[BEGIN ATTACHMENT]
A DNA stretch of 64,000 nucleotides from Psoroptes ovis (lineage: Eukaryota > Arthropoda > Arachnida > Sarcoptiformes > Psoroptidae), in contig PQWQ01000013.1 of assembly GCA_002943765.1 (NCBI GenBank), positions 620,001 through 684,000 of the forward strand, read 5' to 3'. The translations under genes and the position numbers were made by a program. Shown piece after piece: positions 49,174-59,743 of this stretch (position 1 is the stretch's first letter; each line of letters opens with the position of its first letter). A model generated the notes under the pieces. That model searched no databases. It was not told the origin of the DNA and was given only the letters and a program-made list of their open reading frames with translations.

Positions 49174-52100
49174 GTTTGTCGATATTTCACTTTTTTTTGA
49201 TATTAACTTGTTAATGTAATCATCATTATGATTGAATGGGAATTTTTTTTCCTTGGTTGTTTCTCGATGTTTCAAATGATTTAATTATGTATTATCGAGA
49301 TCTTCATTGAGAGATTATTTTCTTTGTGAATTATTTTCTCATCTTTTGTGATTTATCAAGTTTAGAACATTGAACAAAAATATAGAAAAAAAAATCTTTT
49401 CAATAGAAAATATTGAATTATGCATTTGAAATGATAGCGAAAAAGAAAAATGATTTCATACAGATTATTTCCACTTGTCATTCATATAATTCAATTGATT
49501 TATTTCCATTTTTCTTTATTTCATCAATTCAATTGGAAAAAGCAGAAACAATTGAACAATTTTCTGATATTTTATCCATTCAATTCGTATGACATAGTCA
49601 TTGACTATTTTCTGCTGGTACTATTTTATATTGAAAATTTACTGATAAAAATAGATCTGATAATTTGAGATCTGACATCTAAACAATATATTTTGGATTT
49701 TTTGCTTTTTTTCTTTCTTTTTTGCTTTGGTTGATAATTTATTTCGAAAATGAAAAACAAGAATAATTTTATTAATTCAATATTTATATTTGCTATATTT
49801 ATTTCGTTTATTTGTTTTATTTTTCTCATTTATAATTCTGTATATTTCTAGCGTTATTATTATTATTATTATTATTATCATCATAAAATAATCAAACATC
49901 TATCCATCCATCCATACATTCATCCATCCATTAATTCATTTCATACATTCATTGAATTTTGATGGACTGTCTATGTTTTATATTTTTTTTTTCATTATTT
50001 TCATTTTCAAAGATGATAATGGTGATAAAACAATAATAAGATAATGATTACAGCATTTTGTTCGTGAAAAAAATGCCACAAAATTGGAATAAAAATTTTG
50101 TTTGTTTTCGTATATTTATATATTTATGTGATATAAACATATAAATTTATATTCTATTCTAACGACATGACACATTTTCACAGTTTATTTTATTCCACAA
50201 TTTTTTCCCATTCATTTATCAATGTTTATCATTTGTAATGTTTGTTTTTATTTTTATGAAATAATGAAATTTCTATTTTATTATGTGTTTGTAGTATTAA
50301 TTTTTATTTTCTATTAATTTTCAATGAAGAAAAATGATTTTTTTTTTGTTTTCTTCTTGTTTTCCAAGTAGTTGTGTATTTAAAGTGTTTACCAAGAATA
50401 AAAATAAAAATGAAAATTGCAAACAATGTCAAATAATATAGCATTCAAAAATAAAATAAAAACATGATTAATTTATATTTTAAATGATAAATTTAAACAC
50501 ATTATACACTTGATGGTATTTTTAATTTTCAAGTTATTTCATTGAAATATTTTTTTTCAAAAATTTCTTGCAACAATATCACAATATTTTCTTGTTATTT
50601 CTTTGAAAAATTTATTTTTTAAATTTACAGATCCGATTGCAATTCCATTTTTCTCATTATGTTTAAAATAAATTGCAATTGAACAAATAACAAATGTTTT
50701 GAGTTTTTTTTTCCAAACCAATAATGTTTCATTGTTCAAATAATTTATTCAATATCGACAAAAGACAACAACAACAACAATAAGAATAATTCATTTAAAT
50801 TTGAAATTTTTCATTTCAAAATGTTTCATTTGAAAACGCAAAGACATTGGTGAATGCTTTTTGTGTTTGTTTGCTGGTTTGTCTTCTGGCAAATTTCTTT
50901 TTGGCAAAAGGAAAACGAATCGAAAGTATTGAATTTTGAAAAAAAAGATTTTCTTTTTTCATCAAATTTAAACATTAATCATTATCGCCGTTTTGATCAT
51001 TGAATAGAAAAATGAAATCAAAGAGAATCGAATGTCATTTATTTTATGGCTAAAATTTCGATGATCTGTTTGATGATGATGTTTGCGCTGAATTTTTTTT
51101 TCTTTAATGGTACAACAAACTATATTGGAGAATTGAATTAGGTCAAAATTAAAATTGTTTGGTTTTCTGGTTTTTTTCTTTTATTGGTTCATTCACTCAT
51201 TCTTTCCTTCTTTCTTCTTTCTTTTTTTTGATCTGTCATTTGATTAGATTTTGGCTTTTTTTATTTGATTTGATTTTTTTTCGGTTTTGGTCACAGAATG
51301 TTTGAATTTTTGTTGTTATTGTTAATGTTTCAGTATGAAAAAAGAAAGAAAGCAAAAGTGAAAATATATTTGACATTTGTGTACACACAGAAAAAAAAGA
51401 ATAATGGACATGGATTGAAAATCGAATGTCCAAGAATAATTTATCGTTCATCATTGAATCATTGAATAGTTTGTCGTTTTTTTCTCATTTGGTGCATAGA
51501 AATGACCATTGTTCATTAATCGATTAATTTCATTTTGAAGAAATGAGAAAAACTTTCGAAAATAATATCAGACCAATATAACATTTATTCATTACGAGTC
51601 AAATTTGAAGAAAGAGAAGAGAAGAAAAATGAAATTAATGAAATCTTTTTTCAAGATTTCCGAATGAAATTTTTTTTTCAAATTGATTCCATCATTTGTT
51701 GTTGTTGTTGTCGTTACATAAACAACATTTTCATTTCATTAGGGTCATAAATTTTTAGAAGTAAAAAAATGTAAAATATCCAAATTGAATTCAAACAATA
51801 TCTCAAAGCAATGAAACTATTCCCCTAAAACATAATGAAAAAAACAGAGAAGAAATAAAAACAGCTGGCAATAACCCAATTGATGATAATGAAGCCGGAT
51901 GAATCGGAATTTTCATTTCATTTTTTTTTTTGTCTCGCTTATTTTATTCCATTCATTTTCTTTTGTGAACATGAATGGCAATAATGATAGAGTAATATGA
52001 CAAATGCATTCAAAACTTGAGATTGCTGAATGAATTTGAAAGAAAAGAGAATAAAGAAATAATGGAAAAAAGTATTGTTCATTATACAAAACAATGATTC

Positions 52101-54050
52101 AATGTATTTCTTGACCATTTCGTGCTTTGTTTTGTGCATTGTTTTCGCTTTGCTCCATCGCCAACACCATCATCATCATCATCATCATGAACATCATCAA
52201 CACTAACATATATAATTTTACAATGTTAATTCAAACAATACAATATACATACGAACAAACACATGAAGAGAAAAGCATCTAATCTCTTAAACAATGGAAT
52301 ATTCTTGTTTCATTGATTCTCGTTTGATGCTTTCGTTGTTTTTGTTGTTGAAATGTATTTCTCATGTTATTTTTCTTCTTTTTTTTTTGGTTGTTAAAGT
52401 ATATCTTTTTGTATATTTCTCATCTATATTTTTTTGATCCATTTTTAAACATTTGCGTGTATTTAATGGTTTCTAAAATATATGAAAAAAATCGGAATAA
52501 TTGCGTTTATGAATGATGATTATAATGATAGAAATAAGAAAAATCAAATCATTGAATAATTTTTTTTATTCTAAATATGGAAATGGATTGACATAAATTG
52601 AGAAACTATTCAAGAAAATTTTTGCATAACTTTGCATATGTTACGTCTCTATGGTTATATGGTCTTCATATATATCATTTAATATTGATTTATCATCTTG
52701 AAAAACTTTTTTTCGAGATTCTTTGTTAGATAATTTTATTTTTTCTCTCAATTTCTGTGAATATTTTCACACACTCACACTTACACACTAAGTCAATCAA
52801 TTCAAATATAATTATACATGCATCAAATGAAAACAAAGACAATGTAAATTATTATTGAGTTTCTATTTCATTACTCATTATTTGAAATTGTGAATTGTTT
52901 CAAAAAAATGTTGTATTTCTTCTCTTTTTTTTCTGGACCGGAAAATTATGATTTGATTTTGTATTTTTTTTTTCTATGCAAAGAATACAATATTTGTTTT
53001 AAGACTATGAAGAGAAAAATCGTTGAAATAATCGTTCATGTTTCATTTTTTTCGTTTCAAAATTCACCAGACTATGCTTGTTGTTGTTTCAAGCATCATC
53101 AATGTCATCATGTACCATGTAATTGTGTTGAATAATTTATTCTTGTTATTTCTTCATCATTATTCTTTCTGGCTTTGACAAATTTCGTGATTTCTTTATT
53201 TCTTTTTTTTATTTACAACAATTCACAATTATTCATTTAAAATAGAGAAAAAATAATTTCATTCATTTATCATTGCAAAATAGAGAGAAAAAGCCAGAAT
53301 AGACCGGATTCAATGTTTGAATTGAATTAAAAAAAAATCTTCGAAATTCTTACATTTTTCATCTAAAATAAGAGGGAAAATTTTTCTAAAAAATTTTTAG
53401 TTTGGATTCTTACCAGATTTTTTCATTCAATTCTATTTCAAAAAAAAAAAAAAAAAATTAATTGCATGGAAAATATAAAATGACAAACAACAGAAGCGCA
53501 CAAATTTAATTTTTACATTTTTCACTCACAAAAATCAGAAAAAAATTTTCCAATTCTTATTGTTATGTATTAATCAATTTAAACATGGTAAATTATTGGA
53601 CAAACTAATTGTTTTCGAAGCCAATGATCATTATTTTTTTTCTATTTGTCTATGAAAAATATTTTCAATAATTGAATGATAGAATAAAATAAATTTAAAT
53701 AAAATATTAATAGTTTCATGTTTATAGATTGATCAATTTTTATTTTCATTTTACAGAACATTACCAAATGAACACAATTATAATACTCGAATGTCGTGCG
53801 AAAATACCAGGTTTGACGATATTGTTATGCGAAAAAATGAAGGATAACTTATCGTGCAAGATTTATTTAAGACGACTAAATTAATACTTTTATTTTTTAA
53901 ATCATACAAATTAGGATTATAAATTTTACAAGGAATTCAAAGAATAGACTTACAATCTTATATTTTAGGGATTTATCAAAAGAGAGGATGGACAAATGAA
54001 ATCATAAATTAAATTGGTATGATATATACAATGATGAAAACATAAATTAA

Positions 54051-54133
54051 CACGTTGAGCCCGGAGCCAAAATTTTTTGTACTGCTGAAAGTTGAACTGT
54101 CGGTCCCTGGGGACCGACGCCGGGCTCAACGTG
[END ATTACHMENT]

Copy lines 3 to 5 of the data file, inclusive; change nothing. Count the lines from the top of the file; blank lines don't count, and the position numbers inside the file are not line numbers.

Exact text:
49174 GTTTGTCGATATTTCACTTTTTTTTGA
49201 TATTAACTTGTTAATGTAATCATCATTATGATTGAATGGGAATTTTTTTTCCTTGGTTGTTTCTCGATGTTTCAAATGATTTAATTATGTATTATCGAGA
49301 TCTTCATTGAGAGATTATTTTCTTTGTGAATTATTTTCTCATCTTTTGTGATTTATCAAGTTTAGAACATTGAACAAAAATATAGAAAAAAAAATCTTTT